You can quickly see that the active ingredients are similar compared to the pink Caladryl, although a lesser percentage of calamine itself. The inactive ingredients, although neither entirely natural or ideal, are missing some of the key problems I identified in the Caladryl brand. Petroleum jelly (petrolatum) is of course oil-based, a non-renewable resource and can be clogging to the skin, but it’s not the worst thing in the world.
The interesting part about calamine is that there have never been any studies to show that it does much of anything, so the companies can’t make many claims on the bottle because of it. But like many old-school remedies, grandmothers everywhere will tell you what’s up.
In general, the only people who suffer any obvious reaction from calamine lotion are those who are allergic to an ingredient. It doesn’t have any real side effects to speak of.
Bottom line: Would I bother? Only if I needed something found at a local pharmacy and I’d already exhausted all the other natural remedies above on my itchy bug bites – and then I’d go with Aveeno or something similar, not Caladryl.
One last common mosquito bite relief recommendation is a styptic pencil (found on Amazon), usually used to stop bleeding while shaving or whenever. Folks say to moisten it and rub on the bite, that it works great and is inexpensive. But is it safe? Here’s the scoop:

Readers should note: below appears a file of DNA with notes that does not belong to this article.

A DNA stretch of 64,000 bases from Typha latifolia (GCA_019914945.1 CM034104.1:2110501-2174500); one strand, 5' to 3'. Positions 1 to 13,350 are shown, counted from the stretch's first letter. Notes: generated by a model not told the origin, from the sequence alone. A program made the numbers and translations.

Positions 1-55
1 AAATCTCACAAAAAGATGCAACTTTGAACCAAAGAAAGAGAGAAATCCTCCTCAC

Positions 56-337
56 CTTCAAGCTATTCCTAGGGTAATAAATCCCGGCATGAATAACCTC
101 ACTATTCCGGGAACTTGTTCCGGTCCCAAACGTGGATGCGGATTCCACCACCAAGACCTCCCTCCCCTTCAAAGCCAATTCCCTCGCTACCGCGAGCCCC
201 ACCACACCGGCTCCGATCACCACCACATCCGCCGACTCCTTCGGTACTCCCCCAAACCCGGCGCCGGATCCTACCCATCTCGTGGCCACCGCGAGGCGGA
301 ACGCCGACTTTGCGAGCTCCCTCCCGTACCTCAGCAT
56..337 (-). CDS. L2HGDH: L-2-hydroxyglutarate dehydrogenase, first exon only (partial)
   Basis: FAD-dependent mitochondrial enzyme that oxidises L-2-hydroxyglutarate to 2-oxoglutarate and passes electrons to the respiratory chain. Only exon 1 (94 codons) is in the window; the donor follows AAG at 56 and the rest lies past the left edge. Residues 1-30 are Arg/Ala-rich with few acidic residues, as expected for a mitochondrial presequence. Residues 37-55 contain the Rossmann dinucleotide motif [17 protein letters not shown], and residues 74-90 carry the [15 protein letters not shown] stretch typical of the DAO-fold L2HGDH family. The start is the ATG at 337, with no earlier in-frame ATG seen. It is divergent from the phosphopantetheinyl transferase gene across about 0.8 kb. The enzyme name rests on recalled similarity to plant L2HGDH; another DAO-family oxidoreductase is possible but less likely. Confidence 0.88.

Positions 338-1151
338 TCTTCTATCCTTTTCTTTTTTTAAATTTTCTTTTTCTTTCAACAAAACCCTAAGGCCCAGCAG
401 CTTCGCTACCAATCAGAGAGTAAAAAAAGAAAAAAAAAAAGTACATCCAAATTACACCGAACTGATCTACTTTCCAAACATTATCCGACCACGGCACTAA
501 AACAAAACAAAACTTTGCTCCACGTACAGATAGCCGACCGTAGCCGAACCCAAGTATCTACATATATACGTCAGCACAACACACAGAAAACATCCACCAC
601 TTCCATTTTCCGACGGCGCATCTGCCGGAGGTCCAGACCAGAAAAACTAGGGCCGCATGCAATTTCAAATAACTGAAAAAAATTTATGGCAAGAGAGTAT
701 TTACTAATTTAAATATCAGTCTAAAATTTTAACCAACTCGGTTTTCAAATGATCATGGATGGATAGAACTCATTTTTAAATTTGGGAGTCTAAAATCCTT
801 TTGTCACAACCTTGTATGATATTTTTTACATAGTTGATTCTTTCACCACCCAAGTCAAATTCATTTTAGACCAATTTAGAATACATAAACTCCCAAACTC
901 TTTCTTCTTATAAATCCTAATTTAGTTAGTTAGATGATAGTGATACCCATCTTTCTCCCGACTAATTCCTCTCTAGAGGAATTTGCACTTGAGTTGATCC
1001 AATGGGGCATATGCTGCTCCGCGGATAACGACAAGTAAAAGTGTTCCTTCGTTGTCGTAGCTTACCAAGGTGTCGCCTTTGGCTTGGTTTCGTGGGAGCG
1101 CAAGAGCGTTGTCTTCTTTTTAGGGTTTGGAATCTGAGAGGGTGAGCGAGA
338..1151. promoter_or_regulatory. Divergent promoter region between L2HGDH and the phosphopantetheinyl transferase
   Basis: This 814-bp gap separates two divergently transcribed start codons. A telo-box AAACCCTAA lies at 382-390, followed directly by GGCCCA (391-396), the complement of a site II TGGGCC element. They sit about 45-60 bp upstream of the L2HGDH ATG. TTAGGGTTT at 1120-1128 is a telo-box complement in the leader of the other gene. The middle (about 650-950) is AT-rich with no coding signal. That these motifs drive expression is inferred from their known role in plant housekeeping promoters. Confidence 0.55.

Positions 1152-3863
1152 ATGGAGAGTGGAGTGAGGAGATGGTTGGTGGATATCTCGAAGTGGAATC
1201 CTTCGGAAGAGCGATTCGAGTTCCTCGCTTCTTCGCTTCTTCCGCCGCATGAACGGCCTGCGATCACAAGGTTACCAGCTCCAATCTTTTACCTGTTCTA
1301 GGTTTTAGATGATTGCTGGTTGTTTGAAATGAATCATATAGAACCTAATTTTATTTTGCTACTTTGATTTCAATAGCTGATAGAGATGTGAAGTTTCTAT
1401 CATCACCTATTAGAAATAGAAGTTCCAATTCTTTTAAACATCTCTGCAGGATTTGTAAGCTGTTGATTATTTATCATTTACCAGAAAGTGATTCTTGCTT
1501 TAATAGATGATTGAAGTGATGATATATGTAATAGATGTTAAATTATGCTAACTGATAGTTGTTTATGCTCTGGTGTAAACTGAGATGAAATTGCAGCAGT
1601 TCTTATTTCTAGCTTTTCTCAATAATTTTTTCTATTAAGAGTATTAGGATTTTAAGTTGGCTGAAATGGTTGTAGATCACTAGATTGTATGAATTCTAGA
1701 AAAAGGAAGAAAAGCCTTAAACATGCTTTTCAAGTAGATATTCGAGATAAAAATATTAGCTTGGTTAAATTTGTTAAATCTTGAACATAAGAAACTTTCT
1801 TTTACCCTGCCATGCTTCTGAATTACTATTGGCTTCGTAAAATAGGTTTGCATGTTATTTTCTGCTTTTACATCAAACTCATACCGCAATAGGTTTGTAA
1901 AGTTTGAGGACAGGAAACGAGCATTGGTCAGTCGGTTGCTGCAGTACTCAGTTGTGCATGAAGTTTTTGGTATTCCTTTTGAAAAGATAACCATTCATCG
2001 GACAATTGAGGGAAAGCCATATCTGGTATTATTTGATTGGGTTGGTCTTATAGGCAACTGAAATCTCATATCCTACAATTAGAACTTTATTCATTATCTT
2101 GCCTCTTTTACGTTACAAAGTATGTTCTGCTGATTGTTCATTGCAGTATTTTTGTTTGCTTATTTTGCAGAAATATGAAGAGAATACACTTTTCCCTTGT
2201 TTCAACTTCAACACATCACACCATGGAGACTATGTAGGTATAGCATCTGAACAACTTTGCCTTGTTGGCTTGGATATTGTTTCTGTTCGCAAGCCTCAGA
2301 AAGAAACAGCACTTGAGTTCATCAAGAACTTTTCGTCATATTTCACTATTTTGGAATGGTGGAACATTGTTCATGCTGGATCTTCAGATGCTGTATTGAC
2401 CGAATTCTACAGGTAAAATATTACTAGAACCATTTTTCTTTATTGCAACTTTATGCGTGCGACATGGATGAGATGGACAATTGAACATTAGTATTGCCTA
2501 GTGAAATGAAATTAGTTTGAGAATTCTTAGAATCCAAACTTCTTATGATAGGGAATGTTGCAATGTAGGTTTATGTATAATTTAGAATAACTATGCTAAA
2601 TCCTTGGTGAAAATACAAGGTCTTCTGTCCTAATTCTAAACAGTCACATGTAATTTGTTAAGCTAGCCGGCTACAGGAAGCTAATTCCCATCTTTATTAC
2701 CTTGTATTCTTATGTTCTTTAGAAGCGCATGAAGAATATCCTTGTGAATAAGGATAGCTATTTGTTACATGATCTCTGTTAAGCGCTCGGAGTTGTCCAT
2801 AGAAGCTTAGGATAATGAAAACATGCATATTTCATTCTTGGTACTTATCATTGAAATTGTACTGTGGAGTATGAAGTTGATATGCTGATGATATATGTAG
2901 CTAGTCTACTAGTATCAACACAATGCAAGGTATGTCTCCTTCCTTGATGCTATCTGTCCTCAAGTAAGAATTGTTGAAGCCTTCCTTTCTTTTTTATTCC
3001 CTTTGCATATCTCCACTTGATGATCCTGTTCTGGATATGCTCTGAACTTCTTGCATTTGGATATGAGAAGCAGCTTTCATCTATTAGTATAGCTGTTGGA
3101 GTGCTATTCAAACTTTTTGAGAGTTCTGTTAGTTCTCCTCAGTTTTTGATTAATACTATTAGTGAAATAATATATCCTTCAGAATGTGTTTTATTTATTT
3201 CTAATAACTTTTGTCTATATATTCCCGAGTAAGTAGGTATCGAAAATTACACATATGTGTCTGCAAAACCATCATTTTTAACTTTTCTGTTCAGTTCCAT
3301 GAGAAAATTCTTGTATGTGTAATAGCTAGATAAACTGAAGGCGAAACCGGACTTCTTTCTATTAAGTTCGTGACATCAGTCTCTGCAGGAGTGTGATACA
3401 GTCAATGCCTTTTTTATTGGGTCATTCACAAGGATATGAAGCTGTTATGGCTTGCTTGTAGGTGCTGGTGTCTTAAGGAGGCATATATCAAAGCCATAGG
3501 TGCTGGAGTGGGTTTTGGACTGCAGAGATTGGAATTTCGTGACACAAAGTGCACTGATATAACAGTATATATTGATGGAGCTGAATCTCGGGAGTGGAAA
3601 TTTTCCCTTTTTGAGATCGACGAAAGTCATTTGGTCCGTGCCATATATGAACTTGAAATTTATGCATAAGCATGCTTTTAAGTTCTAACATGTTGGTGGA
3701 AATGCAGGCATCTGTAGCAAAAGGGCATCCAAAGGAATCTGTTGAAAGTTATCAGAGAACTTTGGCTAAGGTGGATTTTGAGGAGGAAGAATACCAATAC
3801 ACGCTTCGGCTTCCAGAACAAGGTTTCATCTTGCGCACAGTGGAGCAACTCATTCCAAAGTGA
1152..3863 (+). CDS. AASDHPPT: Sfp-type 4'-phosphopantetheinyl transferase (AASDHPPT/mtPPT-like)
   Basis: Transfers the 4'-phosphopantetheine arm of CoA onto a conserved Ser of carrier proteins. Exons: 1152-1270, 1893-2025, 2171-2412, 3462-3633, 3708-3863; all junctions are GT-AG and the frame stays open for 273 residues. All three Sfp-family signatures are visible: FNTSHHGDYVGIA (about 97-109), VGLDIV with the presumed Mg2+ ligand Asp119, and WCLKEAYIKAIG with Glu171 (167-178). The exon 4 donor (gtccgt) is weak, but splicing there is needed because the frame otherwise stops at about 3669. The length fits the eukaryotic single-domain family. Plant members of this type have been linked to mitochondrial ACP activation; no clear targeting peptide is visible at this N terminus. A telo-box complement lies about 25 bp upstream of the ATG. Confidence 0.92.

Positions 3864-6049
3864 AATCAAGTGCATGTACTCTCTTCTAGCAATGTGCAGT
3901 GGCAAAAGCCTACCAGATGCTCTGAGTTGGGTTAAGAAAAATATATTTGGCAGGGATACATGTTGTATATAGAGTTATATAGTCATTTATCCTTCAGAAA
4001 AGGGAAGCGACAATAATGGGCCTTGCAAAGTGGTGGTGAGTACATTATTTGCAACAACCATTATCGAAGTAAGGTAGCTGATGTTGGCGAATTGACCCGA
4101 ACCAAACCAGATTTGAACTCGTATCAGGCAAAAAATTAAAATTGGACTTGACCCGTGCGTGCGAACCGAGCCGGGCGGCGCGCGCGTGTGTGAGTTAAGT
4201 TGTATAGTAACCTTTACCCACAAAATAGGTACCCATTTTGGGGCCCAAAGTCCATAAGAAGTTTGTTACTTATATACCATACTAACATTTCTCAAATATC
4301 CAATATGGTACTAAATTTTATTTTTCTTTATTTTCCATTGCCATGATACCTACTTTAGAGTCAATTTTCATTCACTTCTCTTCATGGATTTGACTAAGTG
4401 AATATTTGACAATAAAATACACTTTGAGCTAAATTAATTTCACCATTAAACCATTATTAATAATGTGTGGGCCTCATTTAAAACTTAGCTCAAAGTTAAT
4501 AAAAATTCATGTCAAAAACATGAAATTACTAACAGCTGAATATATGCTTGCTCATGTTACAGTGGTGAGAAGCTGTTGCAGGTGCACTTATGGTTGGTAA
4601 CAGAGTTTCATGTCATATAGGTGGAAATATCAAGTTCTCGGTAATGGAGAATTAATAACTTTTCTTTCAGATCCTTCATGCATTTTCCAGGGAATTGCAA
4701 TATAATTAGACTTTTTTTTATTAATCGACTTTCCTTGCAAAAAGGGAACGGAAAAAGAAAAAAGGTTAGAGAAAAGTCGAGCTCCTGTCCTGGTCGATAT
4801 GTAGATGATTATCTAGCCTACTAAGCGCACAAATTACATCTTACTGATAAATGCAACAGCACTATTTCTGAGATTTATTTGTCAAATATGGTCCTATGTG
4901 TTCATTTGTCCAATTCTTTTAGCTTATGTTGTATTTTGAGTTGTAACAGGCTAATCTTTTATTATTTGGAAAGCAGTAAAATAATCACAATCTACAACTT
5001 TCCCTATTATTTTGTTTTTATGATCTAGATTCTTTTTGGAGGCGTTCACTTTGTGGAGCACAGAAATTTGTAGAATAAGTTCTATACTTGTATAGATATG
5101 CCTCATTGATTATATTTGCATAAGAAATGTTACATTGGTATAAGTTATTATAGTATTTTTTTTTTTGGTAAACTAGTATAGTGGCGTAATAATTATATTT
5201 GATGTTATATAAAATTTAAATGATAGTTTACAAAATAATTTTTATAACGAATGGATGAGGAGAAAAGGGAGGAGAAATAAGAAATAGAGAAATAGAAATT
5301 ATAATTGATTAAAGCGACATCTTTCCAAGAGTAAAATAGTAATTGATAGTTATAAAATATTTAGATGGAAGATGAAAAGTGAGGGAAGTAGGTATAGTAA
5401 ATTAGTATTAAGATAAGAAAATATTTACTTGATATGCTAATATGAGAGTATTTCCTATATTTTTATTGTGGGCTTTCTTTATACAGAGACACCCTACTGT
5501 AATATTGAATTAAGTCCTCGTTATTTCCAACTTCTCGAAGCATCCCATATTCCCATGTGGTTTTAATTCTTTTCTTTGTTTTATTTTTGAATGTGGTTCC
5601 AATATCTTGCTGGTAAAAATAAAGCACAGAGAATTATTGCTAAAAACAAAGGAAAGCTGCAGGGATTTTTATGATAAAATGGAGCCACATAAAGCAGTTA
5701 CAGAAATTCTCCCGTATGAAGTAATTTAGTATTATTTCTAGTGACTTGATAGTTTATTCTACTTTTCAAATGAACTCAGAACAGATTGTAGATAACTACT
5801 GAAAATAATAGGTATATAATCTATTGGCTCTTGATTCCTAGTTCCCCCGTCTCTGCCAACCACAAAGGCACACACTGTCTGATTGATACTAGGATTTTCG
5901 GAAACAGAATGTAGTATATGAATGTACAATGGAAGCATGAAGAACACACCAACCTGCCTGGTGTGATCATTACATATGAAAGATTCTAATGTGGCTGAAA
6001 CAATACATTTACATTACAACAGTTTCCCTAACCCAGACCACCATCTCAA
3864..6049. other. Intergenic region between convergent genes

- The active ingredient in a styptic pencil is either aluminum sulfate or alum, depending on your source, and maybe they’re the same thing in the long run (?).
- The aluminum, something I try to avoid in all personal products and cooking, is the key ingredient to stop the bleeding by constricting blood flow.
- Other ingredients might include alcohol and titanium dioxide, neither of which would set off my “unsafe” sensors, but I’m not crazy about the aluminum if there are other options that are equally as effective.
If you’ve tried any of these and found them to be entirely ineffective, we’d love to hear that, too…thanks!!
Other Natural Insect Issues and Solutions
Mosquitoes aren’t the only annoying little buggers out there to content with. We’ve got some more solutions for you here at KS:
- Natural Ant Killers (great for those little “sugar ants” that invade your kitchen!)
- How to Get Rid of Wasps and a Wasp Nest Naturally (you’ll love what my brave husband did on a 95-degree day!)
- 10 Brands of Natural Insect Repellent Reviewed (got any more ideas for us?)
- Homemade Natural Insect Repellents
- Get Rid of Fruit Flies, Fast!
- Homemade Natural Insect Repellents
And be sure to Follow me on Pinterest for more natural health and real food goodies!